Work. Apparently I can't do it and not be critical. Yeah, sure, to some extent it is my job to be critical, but not in the judgmental way I sometimes am with my peers. Yesterday, when I was tired yesterday after the race, I seemed to have no control over what came out of my mouth. It was very hard and I failed miserably.
Other than work, it wasn't too much of a problem. It's an interesting experiment, sometimes, to be part of a conversation that is moving toward critical, without being critical. It does, however, take a lot of energy.
Other things I learned:
I'm calling it "criticism," but it's really being judgmental that I'm trying to avoid. Critical thinking is an important part of life. Being more tolerant is another way to look at.
When I was successful, I felt better about myself. I guess I feel bad when I say critical things about someone else, things I wouldn't want them to overhear. It also felt good to point out the good things in a situation when I could.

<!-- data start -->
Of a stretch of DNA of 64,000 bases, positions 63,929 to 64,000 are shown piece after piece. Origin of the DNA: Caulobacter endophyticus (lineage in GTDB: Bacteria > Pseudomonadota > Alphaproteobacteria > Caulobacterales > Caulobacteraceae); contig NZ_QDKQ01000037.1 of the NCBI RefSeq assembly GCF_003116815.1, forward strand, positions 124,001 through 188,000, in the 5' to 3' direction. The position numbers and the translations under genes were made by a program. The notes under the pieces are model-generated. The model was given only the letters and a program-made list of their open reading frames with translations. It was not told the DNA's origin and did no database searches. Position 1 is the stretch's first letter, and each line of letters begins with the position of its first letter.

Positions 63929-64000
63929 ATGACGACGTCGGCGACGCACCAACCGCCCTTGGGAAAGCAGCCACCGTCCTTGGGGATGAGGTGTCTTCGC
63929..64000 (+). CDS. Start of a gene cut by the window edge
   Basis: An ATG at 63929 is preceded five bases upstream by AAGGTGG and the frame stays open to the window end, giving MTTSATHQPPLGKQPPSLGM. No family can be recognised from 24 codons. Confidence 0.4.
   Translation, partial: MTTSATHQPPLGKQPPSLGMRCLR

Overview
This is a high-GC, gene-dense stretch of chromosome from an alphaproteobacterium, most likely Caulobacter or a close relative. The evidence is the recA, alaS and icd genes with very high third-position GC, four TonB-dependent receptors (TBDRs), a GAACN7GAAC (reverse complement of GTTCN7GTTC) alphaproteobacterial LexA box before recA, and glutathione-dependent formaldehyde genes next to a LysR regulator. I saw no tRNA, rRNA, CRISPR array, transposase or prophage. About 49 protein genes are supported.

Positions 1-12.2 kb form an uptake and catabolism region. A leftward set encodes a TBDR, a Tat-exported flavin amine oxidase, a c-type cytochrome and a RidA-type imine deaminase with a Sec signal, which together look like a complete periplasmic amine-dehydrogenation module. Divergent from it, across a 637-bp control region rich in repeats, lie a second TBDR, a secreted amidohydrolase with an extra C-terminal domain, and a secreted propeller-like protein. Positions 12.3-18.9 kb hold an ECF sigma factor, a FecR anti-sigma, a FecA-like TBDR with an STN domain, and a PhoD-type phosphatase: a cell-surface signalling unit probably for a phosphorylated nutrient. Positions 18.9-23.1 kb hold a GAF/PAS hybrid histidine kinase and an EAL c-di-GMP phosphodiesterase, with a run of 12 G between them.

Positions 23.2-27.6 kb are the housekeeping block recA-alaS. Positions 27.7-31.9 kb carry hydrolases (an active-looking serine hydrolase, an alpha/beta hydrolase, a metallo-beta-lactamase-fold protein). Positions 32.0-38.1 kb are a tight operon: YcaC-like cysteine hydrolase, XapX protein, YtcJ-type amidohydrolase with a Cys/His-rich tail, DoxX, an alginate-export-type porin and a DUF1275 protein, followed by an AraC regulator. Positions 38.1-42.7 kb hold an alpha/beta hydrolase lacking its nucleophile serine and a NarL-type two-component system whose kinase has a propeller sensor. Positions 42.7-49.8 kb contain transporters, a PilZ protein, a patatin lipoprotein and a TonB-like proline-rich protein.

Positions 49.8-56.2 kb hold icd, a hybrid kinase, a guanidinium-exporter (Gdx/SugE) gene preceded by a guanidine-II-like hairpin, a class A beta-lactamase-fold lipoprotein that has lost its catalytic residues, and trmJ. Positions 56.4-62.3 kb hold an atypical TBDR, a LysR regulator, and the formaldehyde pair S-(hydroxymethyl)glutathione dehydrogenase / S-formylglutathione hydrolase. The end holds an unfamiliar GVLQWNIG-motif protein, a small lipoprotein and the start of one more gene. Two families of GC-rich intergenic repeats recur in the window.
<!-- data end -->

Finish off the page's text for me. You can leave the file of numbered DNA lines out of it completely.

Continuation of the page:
Criticism and creativity don't mix. I learned writing fiction. It's very difficult to read work critically and then create work freely. One seems to shut out the other.
It's a lot easier to be open-minded when you're not being critical. Forcing myself to come up with comments that weren't critical brought forth ideas I'm sure would have never occurred to me otherwise.
But the draw to the other side was strong. I'd have to focus on it all the time in order to succeed. I'm sure it would be worth the effort.
I knew when I started this challenge that I was sometimes critical of others and myself and others, but I had no idea how often, nor how much work and criticism seemed to be intertwined. And reflecting back on the week, it's easy to see how being critical stifles both creativity and compassion.
This is a challenge definitely worth undertaking, if nothing else so you can get a feel for how many critical statements come out and how different you feel when forced to change them into something neutral or positive.